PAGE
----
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Structure of the Essay:


You can start the introduction through following ways:

  • Start with a general introduction/anecdote/an example/a short story/a poem/a quote/a recent event or trend etc which can help in describing the need for self-reliance.
  • “The water crisis is not (or not mainly) one of availability; it is, in the Indian context, at any rate, a crisis of gross mismanagement, and globally, a crisis of rapacity.” Ramaswamy R. Iyer

Thesis Statement:

  • It is a transition statement between introduction and body of the essay.
  • In thesis statement, you should write outline of the body with your own arguments. You should prove these arguments in body of the essay with relevant examples.

Body of the essay:

Water Crisis and Meteorological Reasons

India has only about 4 per cent of the world’s renewable water resources but is home to nearly 18 per cent of the world’s population. It receives an average annual precipitation of 4,000 billion cubic metres (BCM) which is the principal source of fresh water in the country. This is also responsible for recharge of ground water table. However, this rain is not uniform in time or geography.

Water Crisis- Global Warming and Changing Precipitation Pattern In India

With the rise in global temperature, rainfall will increasingly become more erratic and frequency of extremes like cyclones, cloud bursts, droughts and floods will increase. Changes in temperature, precipitation and other climatic variables are likely to influence the amount and distribution of runoff in Indian rivers. Himalayan rivers are lifeline for millions of people in northers plain. The runoff of the Himalayan rivers is expected to be highly vulnerable to climate change because warmer climate will increase the melting of snow and ice and will have a direct impact on water resources affecting the drinking water, irrigation, hydropower generation and other uses of water.

Water Crisis- Mismanagement of Water Resource

The World Bank has accepted 1000 m3/per capita/year as a general indicator of water. Below 1000 m3/per capita/year, water supply begins to hamper health, economic development and human well-being. At less than 500 m3 / per capita/ year, water supply becomes a primary constraint to life and countries experience absolute scarcity. In India, the total available water is sufficient for a population of 1650 million (1500 m3 / per capita/ year) if managed properly.

Water Crisis- Agriculture, Low Water Use Efficiency and Politicization

As per the Central Water Commission, 85.3% of the total water consumed was for agriculture. The country records only 38% water-use efficiency in the field of agriculture which is much lower than water use efficiency in USA and China. India ranks second in the world in farm output, and agriculture contributes 17% of the nation’s GDP. Still, irrigation systems in most states are centuries old. There is over-dependence on the monsoon. The irrigation infrastructure—canals, groundwater, well-based systems, tanks and rainwater harvesting—has seen substantial expansion over the years, but is clearly not enough.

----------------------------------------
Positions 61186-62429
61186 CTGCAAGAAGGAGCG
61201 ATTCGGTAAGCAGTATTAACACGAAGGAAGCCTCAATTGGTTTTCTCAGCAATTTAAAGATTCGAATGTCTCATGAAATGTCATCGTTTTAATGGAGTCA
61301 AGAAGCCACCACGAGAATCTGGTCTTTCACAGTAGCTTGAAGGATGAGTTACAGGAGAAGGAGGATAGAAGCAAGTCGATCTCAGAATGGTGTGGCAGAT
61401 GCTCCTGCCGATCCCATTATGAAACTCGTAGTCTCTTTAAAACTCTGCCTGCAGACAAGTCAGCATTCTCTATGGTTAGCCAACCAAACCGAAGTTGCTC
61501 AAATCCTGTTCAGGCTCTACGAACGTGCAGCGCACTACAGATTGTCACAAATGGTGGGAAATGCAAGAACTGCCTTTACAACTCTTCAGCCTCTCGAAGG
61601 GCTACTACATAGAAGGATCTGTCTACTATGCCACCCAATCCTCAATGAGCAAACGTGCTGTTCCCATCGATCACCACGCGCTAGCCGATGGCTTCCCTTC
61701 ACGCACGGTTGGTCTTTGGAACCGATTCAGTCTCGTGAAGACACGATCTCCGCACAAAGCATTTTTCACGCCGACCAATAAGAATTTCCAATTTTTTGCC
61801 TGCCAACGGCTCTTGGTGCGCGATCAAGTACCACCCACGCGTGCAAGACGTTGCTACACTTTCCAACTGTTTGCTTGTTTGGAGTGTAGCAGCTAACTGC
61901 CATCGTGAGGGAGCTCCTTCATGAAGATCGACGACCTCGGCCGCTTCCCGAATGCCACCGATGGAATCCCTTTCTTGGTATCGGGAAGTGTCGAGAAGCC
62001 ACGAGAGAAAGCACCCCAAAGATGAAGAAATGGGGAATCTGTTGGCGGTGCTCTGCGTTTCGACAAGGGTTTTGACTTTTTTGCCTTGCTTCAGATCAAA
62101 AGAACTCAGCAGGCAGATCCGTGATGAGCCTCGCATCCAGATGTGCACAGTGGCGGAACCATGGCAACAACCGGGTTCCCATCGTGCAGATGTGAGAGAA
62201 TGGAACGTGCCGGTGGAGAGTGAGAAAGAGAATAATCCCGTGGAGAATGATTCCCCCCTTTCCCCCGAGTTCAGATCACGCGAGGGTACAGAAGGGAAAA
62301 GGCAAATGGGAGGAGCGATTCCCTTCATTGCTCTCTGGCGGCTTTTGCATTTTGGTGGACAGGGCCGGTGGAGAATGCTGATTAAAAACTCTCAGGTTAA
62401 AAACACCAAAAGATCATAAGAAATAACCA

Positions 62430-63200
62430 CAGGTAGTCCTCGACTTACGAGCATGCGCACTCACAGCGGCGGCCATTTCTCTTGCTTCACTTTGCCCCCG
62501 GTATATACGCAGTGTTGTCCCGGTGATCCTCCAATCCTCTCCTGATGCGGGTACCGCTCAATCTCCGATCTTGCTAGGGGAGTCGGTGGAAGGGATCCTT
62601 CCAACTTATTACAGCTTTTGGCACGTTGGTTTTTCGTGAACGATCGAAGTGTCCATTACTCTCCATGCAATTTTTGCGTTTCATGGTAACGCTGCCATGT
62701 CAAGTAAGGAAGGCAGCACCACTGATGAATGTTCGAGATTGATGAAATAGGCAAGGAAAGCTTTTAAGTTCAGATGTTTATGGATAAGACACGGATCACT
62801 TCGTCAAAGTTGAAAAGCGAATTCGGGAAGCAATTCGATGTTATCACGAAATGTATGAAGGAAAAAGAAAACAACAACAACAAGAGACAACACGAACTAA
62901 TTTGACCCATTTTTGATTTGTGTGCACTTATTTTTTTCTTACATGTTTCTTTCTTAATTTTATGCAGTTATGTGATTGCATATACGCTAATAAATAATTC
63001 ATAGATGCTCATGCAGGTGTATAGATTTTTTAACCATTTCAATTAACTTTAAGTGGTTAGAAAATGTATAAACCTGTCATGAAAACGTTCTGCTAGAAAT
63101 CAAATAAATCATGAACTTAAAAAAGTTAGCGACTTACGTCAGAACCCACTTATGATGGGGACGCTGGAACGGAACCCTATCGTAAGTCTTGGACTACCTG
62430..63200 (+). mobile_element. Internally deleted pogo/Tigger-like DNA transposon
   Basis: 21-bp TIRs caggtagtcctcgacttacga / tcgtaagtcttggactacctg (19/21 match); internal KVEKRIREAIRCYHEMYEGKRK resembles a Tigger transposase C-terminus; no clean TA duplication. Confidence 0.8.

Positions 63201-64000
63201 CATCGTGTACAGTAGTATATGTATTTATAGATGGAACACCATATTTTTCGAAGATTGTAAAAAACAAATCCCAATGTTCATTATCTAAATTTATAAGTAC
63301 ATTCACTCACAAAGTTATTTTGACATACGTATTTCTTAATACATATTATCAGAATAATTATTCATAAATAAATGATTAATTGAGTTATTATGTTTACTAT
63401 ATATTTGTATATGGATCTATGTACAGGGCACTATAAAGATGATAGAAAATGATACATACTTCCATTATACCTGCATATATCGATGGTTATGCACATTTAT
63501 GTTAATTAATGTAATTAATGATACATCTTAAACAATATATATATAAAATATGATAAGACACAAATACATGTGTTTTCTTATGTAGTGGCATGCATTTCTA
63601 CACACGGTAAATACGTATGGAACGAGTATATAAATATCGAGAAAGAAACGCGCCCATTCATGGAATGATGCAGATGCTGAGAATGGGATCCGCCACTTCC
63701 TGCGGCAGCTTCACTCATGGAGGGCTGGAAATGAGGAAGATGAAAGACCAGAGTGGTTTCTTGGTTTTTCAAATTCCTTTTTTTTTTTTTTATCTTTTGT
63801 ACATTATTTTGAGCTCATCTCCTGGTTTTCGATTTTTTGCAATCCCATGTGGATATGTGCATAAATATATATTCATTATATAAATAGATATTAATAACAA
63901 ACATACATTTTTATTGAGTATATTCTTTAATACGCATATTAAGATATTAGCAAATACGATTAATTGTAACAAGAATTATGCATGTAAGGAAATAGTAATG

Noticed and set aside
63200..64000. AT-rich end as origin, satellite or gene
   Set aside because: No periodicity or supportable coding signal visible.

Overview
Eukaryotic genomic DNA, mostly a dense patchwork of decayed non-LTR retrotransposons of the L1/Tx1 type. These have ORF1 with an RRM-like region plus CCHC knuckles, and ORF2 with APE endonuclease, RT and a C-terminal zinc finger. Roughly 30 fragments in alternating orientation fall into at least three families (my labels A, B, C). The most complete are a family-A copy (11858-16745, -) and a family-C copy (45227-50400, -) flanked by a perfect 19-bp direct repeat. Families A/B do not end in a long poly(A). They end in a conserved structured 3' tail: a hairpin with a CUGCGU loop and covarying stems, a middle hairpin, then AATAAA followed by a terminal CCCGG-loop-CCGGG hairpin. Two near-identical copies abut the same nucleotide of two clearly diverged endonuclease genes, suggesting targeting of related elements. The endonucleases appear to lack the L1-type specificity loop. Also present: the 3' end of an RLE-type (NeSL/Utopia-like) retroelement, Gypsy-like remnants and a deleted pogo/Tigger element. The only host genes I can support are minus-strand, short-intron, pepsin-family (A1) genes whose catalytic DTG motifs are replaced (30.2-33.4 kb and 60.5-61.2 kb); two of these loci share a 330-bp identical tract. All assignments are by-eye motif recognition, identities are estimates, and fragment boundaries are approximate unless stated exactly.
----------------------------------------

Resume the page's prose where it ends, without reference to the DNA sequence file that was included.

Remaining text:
Water Crisis- Unplanned Urbanization and Culture Of Wastage

The urban population has increased from 17.3% in 1951 31.2% in 2011.The consistent increase in the rate of growth of India’s population has also led to the increase in demand for water. The growth of urban centers has been unplanned and haphIzard leading to large population living in slums. The water supply of 135litres per capita per day (LPCD)as a service level benchmark should be given for domestic water use in urban local bodies as per Central Public Health and Environmental Engineering Organisation (CPHEEO), however, currently an average water supply in urban local bodies is 69.25 LPCD.

Water Crisis- The Problem of Quality- Pollution

Water pollution seems to be getting out of hand. There are pollution control laws and institutions, but these have not been able to prevent the growing pollution and contamination of water sources and systems, which in effect makes much of the ‘available’ water resources unusable. On the one hand we are trying to augment supplies, and on the other we are destroying a part of the existing supply. We have reduced many of our rivers to sewers (e.g., the Yamuna), or turned the water into poison (e.g., the Palar in Tamil Nadu). There are also problems of fluoride content in groundwater in some places, and arsenic, earlier found in West Bengal (as in Bangladesh though not on the same scale) has now begun to appear in Bihar. The contamination of aquifers by industrial effluents and agricultural residues is also a matter for anxiety in many places.


In September 2015, the UN adopted the 2030 Agenda for Sustainable Development with 17 Sustainable Development Goals (SDGs). Goal 6 is dedicated for ensuring access to water and sanitation for all. In the context of India, challenges for achieving this Goal are immense but possible, provided some steps are taken at the earliest. There is a true proverb in Hindi “Jal hai to Kal hai” which means if there is water then only our future is safe. However, man has been recklessly misusing this precious resource given by nature. It is time we realize that water cycle and the life cycle are one. Therefore, from today let us all pledge to not waste water but to conserve this priceless resource.

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